The Juneau Ridge Route starts on the Perseverance Trail. After about a mile from the trailhead, the Mt. Juneau trail branches off to the left/north. The Mt. Juneau Trail then climbs rather steeply for more than two miles to the summit of Mt. Juneau. As of 2012 new switchbacks have been added, so the ascent isn't as steep as it once was. Keep a lookout for hoary marmots, spruce grouse, and wild flowers. Avalanche danger may persist until late spring, and large snow banks may be present on the steep sections of this trail.
To access the trail Mount Juneau from downtown Juneau, you must first access the well known Perseverance Trail. To get there, take Gold Street to Basin Road and follow it to the end
The beginning of the route follows the heavily used Perseverance Trail. The trail originally accessed the Silverbow Mine which operated between 1885 and 1895 when the mill was destroyed by a snowslide. The mine reopened after 1900 and was used sporadically until 1921. The trail features old mining ruins, marmots, warblers, wild flowers, and views of Ebner falls. This trail is popular with bikers and joggers and is within easy walking distance of downtown. The Perseverance Trail follows a gentle grade on the north side of the valley. After a short while there is a view across the canyon to the Alaska Juneau Mine. In the area of Ebner Falls, which is worth a quick side trip, the trail to Mount Juneau branches left. The route immediately becomes more rugged once you are on the Mount Juneau Trail. The trail is pretty well maintained, but is very steep and has some tricky stream crossings. At first the trail winds through thick brush. After that the trail traverses a steep slope and crossed the creek at a waterfall. From here on the trail used to be very steep and climbed directly to the summit. In late summer 2012, however, Trail Mix (Juneau's trail building and maintenance organization) added a couple of long, gradual switchbacks to the section between that waterfall you cross and the summit, so the ascent is now easier and not as steep. Take in some Views from the summit!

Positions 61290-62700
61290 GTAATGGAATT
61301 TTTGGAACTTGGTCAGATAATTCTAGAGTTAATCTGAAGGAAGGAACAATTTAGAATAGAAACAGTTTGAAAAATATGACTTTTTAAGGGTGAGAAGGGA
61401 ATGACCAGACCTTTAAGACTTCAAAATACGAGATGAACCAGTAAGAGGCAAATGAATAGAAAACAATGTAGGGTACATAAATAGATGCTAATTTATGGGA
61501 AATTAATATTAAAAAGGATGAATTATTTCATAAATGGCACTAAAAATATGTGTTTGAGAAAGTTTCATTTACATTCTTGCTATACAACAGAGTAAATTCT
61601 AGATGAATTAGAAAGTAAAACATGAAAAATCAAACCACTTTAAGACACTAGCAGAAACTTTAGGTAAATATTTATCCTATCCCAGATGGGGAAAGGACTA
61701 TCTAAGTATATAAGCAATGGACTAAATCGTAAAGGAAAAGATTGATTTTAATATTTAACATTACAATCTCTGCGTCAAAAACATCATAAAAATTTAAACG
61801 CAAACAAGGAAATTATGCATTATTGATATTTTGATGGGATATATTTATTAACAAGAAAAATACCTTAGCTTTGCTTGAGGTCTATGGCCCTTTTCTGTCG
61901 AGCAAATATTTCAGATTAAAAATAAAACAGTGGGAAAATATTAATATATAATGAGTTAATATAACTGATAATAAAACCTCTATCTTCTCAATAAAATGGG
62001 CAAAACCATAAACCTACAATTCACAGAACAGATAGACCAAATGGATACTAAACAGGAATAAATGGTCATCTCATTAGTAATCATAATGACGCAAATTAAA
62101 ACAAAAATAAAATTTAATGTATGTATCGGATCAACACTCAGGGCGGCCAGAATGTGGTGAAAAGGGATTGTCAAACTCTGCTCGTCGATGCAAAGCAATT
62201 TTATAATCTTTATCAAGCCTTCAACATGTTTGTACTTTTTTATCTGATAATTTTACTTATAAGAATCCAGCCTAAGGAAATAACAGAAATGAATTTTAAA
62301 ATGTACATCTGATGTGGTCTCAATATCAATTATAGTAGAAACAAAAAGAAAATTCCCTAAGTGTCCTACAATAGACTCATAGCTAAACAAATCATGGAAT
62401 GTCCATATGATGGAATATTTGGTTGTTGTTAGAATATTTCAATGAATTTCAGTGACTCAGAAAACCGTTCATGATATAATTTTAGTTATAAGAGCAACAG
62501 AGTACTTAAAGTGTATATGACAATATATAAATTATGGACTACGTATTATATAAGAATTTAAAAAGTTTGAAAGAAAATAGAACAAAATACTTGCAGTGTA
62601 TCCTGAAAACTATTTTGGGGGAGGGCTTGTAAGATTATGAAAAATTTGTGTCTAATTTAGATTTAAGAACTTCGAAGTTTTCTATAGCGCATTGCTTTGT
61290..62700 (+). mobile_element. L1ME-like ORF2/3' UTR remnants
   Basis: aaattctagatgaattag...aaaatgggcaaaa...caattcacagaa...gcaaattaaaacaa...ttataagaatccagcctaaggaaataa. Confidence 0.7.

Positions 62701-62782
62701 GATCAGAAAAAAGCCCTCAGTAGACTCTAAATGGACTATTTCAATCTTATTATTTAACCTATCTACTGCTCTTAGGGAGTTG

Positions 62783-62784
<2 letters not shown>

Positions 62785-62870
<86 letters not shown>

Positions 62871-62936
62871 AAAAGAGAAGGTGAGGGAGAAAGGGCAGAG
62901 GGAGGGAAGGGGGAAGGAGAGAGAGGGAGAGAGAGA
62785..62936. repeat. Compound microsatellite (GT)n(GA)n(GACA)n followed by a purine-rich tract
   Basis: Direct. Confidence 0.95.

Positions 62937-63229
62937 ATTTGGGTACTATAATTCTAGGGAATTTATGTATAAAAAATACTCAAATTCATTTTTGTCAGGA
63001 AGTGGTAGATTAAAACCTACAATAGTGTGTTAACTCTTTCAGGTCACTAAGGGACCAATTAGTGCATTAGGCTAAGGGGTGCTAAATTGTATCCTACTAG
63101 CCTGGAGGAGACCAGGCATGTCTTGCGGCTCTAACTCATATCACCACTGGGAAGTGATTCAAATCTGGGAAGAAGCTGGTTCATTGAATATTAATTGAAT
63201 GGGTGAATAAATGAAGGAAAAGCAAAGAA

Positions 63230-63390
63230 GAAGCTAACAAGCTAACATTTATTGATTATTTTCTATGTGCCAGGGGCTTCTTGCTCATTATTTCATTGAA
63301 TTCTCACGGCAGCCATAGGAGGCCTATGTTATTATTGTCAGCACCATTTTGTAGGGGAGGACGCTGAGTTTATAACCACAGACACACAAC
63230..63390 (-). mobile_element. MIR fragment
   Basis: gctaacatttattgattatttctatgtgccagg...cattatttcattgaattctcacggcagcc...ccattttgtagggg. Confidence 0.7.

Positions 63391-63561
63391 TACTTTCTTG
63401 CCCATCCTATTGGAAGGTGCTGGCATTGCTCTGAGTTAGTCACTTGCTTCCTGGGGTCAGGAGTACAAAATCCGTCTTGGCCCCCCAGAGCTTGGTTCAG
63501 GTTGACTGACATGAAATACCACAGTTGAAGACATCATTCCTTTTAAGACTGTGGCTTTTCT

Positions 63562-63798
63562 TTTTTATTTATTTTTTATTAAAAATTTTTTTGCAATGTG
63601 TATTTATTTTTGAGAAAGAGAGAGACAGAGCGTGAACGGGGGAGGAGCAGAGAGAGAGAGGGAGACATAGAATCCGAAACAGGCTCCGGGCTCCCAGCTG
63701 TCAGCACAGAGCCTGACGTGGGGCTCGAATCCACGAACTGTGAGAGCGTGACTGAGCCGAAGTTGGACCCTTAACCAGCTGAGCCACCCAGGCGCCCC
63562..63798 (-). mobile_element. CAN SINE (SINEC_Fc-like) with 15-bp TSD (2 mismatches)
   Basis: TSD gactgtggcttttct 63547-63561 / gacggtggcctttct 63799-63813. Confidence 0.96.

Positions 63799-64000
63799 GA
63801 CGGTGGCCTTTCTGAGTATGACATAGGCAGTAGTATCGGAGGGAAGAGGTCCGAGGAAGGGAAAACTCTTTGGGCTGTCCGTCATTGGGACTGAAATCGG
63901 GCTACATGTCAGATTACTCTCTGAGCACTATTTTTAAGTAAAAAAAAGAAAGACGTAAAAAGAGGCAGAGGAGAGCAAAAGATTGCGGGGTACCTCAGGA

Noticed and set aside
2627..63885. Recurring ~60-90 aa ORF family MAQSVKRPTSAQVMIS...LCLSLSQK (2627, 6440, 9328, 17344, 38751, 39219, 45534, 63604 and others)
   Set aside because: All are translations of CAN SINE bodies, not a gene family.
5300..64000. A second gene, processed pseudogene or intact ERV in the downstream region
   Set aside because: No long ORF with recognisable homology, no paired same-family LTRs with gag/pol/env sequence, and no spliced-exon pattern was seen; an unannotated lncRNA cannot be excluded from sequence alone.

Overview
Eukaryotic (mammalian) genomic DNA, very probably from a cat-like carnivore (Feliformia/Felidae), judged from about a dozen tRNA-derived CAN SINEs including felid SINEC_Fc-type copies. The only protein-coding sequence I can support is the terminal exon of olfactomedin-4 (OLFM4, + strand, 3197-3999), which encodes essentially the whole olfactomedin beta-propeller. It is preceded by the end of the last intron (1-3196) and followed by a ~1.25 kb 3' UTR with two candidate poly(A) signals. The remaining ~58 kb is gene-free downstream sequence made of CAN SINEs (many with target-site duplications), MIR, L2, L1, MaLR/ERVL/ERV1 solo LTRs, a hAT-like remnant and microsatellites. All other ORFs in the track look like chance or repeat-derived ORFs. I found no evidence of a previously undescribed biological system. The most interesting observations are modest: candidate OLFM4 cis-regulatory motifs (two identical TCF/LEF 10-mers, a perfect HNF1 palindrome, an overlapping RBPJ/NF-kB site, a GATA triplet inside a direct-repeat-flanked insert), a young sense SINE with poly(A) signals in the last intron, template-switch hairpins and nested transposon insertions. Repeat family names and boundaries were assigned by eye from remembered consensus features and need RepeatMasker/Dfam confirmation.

From the summit of Mt. Juneau, follow the Juneau Ridge mostly East until you intersect Salmon Ridge heading to the north. Juneau Ridge has a fairly well defined trail, the Salmon Ridge does not have a defined path. There are numerous fault lines that cross Salmon Ridge and it can be rather annoying to cross them all. Eventually the reddish crumbly rock ends in smooth granite before arriving at the South face of Observation Peak.
The South face of Observation is the Class 4 section of the route and starts on climbers right and snakes up the South face. eventually a bench is attained and it should be followed to the North-West. The route is faint, but observable when there is no snow. From here scramble up the granite to the summit. The climber has the option to retreat the same way back, or continue to Camp 17 by crossing Lemon Glacier.
See attached .gpx for an exact route or check out the Juneau Hikes and Summits CalTopo page.
Dress appropriately. The rains are very consistent and can easily penetrate through your gear. I recommend dressing in clothing that can get wet and still keep you warm- wool works great. Then, above tree line, change into dry clothes and rain gear. Waterproof boots are necessary and gators help keep your socks dry. Having a SPOT or InReach is a great idea. Bring extra dry/warm stuff.